Post-Internet Art: You’ll Know It When You See It
What is the ‘Post-Internet’—a faceful of virtual candyfloss or a thriving discourse around how the digital context is changing the meaning of art and images? Gary Zhexi Zhang goes in search of the art world’s New Big Thing and finds himself asking a further question—is it over already?
This feature was originally published in Issue 23.
It was the year that Post-Internet Art ‘finally cracked the market’. In 2014, a conversation that had been bubbling away for years between a small circle of international artists and critics became the latest trending aesthetic to flood into the mainstream. What ‘Post-Internet’ actually means is anyone’s guess (and everyone’s tried), but from the Zabludowicz in London to the Ullens in Beijing, it was here, there and everywhere. To paraphrase Hito Steyerl: the Post-Internet walked off-screen and straight into the white cube.
For art students and digital natives everywhere, this slow awakening seemed to signal the happy realization that they had been validated in our very own art-historical ‘post-’. Whether riding down uncanny valley on a Photoshop gradient or drinking the Kool Aid on a plastic beach, they had been Post-Internet practitioners all along!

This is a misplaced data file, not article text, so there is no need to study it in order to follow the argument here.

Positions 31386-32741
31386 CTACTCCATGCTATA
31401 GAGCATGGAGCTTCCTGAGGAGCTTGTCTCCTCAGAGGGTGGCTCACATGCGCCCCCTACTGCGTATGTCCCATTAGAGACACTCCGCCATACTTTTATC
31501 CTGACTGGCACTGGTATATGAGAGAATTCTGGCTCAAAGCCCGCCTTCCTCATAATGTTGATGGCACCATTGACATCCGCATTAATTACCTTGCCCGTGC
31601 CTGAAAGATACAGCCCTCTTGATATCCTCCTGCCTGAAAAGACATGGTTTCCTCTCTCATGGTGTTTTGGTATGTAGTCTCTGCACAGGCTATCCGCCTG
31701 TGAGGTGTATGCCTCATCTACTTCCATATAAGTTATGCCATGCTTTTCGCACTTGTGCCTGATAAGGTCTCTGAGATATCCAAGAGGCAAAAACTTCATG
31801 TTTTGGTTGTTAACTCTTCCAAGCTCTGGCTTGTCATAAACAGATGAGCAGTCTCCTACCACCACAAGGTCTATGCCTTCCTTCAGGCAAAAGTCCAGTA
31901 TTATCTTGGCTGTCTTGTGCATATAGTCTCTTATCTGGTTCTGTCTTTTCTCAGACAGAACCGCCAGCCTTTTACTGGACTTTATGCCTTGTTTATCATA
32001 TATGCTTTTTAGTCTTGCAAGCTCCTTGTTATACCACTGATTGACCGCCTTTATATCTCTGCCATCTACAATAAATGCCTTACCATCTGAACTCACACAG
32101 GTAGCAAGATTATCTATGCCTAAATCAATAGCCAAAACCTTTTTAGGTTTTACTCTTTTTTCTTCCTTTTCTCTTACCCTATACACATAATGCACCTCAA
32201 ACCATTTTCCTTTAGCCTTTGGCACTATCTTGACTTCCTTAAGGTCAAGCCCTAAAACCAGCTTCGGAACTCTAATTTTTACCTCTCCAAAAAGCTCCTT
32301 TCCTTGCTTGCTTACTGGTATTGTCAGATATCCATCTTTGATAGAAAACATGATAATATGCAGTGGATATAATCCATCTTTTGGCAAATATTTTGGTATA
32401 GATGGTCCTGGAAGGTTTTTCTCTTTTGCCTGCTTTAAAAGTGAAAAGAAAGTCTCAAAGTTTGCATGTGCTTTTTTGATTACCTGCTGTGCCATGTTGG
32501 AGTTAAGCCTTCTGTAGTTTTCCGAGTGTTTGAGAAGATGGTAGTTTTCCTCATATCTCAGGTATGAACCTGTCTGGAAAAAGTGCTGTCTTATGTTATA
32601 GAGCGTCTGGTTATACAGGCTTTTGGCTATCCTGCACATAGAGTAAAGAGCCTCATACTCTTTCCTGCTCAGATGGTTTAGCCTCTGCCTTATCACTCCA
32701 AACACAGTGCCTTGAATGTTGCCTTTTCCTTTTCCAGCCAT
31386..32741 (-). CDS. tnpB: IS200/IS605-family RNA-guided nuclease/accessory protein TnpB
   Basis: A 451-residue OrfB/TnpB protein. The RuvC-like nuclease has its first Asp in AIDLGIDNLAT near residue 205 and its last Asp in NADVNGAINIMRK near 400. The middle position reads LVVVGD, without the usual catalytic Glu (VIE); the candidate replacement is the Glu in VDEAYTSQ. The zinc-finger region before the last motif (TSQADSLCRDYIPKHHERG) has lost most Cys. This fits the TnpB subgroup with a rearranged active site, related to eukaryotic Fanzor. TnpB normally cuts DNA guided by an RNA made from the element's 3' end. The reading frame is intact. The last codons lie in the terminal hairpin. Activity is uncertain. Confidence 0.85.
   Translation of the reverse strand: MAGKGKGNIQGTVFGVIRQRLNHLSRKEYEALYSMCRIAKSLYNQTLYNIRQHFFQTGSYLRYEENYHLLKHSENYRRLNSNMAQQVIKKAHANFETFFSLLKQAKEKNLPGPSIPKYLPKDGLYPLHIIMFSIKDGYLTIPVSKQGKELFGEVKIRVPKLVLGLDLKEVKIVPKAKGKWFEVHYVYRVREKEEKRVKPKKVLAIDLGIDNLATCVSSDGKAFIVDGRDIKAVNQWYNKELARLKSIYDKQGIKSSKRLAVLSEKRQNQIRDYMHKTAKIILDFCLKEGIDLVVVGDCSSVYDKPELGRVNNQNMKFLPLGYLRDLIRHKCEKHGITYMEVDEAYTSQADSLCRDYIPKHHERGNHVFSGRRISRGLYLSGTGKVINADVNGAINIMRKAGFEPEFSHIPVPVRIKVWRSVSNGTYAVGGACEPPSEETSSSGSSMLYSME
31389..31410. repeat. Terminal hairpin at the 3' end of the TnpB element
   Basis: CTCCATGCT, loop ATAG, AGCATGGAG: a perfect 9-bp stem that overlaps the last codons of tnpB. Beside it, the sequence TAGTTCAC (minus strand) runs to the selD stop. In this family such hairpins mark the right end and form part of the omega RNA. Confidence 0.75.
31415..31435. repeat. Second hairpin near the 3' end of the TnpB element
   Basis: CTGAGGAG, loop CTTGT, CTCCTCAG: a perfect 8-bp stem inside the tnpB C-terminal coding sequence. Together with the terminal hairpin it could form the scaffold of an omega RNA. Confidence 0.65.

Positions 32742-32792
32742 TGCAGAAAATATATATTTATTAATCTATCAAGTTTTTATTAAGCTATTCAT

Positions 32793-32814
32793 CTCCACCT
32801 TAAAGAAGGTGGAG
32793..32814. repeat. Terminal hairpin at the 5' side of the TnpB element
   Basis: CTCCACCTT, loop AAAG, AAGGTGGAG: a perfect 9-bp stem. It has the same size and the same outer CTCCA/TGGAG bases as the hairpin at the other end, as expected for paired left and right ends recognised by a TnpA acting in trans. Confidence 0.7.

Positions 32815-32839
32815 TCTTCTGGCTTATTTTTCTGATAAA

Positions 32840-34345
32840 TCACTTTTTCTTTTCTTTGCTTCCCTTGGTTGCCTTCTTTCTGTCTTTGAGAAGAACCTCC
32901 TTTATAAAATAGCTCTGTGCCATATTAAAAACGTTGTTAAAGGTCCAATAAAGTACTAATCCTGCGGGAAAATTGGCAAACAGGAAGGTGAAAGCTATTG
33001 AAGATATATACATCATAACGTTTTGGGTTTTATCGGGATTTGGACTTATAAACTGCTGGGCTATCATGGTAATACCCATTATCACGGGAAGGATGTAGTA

But then, as Tumblr feeds lagged under an avalanche of GIF performances and Snapchat poetry, a suspicion set in, a sneaking sense of art-historical fomo. Could the Post-Internet be dead? Were we partying with an already-canonical corpse? Ben Vickers seems to think so. When I approached the Curator of Digital at the Serpentine Gallery for an interview, he cordially responded that he’d said all he had to say on the subject, pointing me to his notes from the ICA’s ‘Post-Internet aesthetics’ debate in late 2013. Vickers’s was a key voice in shaping much of the critical conversation that defined this baggy and insufficient phrase. At the ICA talk, he was already referring to the Post-Internet in the past tense, as something that ‘could have been’—but blew it.
Vickers’s position seems indicative of where the Post-Internet is now: there are many Post-Internets. The critic Brian Droitcour writes scathingly of it as a ‘brand exercise’, the art world’s most bankable new hashtag. It deliciously links snazzy pop aesthetics with actor network theory; memes materialize in white cubes, perfumed with critical vitality. Which is not to say that the work can’t be interesting, invigorating or beautiful: Artie Vierkant’s digitally transmuted Image Objects; Katja Novitskova’s Photoshop cut-out series, Approximations; or Ed Fornieles sprawling multimedia installations, to name a few. It’s often seductively modish, a little bit frightening and sincere about being tongue-in-cheek (after all, 2014 was also the year of PC Music).
Like most trends, it marks not a movement but a clique: the web-oriented video artist Erica Scourti tells me she doesn’t really see herself as part of the Post-Internet ‘thing’, that she sees it more ‘as describing a sociality, a group of people who I have some overlaps with but am not necessarily a part of’. To some, it’s feels like a revelation of networked realities, dispelling our misplaced faith in the material; to others, it’s descriptive of a routine contemporary banality, tedious and tautological in its obviousness. The term’s many modulations relieve it of almost all meaning and yet, as Droitcour writes, you’ll know it when you see it.
The Pre-Post-Internet; or, The Internet